Case Study: Bridging the gap through profession-specific mentor matches
In this recurring Careering feature, career professionals share their real-life solutions to common problems in the field.
Successfully matching clients with mentors requires a lot of preparation, but the outcome can make it all worthwhile
By Ritu Ganju
For close to eight years I have worked with immigrants, matching them with professional mentors in their field of work. I have seen magical partnerships form, resulting in life-long friendships. The newcomer mentees I work with arrive with unique skill sets, tremendous hope, courage and aspirations to build a successful career in Canada. In most cases, they also have extensive international work experience.
The memory of one wonderful mentor-mentee relationship remains very close to my heart. During my first year of making mentor matches, I met Pat, who arrived in Halifax as a government-assisted refugee. He dreamed of becoming a pilot. It would have been quite a daunting task to embark on this challenging career if not for the support he received from the local settlement organization, his community and his mentor.
When I first met with him during my intake session, he said, “It was during my first flight I took from Congo that I dreamed of becoming a pilot.” Very innocently, he inquired if he could become a pilot in Canada and if I could match him with a mentor who could provide him with guidance and support toward achieving this goal.
I wanted Pat to go through the intake orientation and understand that a successful mentoring partnership would require him to drive the mentoring relationship and initiate regular contact with his mentor. I explained he would need to respect his mentor’s time and be available to meet his mentor with planned agenda items at a place and time convenient for both of them. The key to establishing a successful mentoring relationship would include creating a relationship of trust and honesty, establishing short- and long-term goals, and having open communications with the mentor at all times.
While I worked to find a mentorship match, I recommended Pat continue with his research on licensing requirements, complete his education and take up a survival job. During our intake session, I emphasized that his mentor would not get him a job or a pilot’s license.
Finding an ideal match
I did not have a pilot in my mentor rolodex. Recruiting a mentor for Pat would require deeper considerations and some extra efforts.
A mentor’s job is to serve as a positive role model. Mentors build a relationship with their mentee by planning and participating in activities with them, helping build their self-esteem and motivation, and assisting them in setting goals and working toward them.
In Pat’s case, the mentor needed to go an extra mile and understand his background and story. Arriving as a refugee can be quite traumatic. I wanted to match Pat with someone who would be empathetic, dependable and open-minded, as well as honest about challenges and how to overcome them. The mentor needed to support Pat’s larger vision of success and help broaden his professional network.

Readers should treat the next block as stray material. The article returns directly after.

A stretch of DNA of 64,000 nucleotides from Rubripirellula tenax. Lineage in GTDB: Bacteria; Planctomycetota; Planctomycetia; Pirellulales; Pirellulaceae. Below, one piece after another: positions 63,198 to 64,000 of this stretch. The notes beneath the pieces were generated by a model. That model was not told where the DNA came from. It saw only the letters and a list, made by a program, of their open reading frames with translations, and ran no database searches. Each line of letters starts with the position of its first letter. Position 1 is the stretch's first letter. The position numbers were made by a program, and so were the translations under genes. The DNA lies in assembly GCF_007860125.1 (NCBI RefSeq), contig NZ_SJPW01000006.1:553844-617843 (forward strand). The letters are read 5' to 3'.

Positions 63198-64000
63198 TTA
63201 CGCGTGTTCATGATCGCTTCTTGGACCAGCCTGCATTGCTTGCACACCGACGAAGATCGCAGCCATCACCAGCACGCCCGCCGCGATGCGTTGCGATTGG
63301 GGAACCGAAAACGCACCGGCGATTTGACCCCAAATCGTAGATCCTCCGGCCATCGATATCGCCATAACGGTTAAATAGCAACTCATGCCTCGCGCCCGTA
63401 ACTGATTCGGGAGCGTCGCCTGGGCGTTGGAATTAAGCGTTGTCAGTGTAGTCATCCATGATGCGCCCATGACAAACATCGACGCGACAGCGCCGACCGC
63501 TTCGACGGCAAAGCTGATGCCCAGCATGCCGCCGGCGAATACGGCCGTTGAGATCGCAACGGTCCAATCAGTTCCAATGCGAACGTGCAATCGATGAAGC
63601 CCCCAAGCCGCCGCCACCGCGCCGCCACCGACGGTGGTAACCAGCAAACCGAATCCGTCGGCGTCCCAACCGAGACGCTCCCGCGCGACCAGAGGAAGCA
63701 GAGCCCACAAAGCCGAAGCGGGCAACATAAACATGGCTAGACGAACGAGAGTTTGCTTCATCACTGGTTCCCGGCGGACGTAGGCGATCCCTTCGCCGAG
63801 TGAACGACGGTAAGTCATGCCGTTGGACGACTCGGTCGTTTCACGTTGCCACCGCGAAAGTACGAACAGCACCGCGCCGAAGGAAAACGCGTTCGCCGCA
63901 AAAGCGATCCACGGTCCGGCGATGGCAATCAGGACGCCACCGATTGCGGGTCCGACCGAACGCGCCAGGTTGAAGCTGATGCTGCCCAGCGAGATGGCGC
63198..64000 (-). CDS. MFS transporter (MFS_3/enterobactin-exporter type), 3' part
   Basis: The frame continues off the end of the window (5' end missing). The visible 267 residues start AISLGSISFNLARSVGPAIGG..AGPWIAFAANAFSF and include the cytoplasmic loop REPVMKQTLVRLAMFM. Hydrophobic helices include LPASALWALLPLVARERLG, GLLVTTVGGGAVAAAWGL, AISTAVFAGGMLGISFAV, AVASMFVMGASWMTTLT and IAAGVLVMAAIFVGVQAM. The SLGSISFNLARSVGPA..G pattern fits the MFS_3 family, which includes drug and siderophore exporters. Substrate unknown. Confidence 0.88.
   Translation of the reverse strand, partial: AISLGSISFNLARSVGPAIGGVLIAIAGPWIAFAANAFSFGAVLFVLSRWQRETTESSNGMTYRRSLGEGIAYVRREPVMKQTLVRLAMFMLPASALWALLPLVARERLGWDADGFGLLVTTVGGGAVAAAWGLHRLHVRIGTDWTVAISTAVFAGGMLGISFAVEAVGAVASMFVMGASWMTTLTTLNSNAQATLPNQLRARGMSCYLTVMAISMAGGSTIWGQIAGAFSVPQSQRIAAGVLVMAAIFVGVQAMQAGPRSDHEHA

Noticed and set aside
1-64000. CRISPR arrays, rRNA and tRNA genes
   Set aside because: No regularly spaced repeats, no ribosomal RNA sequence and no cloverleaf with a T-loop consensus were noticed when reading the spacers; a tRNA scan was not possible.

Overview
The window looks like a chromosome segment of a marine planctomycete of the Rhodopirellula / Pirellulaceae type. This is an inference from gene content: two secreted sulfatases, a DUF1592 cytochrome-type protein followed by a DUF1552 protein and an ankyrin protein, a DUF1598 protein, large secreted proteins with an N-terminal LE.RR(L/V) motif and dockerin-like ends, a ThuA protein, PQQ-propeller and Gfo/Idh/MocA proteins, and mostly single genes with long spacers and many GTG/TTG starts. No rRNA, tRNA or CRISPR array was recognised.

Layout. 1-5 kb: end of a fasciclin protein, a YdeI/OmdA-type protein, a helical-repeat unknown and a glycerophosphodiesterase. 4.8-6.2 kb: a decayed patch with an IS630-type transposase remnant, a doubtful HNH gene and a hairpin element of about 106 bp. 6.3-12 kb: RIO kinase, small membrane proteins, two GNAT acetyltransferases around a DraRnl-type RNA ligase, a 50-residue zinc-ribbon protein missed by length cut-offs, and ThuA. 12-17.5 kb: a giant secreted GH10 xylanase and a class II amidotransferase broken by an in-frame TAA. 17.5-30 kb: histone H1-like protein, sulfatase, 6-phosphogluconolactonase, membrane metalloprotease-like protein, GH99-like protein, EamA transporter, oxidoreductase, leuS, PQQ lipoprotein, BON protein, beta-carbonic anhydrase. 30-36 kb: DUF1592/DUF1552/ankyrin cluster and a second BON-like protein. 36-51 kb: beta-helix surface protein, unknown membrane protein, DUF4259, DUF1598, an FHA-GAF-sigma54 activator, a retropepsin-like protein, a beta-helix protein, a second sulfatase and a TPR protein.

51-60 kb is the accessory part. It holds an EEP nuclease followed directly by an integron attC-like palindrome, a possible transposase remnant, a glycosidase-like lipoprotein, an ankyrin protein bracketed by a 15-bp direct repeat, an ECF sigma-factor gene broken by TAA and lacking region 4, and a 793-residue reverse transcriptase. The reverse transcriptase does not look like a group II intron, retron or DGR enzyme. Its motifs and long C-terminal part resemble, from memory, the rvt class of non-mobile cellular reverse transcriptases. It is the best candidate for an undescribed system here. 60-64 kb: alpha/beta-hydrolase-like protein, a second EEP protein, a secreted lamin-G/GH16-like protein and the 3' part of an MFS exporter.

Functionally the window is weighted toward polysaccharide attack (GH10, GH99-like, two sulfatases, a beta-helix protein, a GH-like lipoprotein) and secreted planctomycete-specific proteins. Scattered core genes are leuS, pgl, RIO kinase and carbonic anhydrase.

So, I was extremely fortunate to meet Alan, Pat’s eventual mentor, during a networking event. Professional pilots are extremely busy and have limited time to volunteer due to their extensive flying hours and busy schedules. As luck would have it, Alan had just retired from flying and was looking forward to volunteering and giving back to the community. Alan seemed to be a perfect fit because of his gentle and kind personality. I knew he would be a perfect role model for Pat. I discussed Pat’s background and expectations with Alan and he was more than happy to become his mentor.
In a short time, I was able to fix the first introductory meeting between the two, where goals and expectations were discussed. At the end of the meeting, Alan invited Pat to join him in servicing his personal aircraft over the weekend. I could see the excitement in Pat’s eyes – there was no looking back after that. Alan had taken Pat under his wings! The next time I followed up with them, I received photographs of them flying together. They even invited me to fly with them a couple of times, but I never gathered enough courage to go in the air.
The magic of mentorship
Pat and his mentor worked together, flew together and celebrated together. At every stage of Pat’s success, his mentor supported him. Whether it was providing guidance through the admission process to flying schools or assisting with access to technical materials, his mentor was always by his side.
Today, Pat is a licensed pilot and teaches people to fly. I look forward to one day flying on a commercial aircraft he captains.
Pat shared what the mentorship relationship meant to him in an email:
“Alan helped me in guiding me through my training. He advised me on what route to follow in achieving my childhood dream. After completing my commercial pilot license, Alan advised me to go through instructing. When I completed the course, I was hopeless, as I couldn’t find a job. Alan managed to get me contacts for the director of flight operations at the flight college. I sent my resume and lucky enough I was hired as a flight instructor at what happens to be one of the best flight schools in Canada.”
Ritu Ganju works as Coordinator, Professional Mentorship Program and Team Lead for the Business and Workforce Integration at Immigrant Services Association of Nova Scotia
(ISANS). She has over 20 years of experience in the field of education and career development. She constantly seeks creative ways to foster a dynamic learning environment for mentees and integrate immigrants into their work environment. Ganju received a nomination as one of The Top 25 Immigrants in the Maritimes 2018.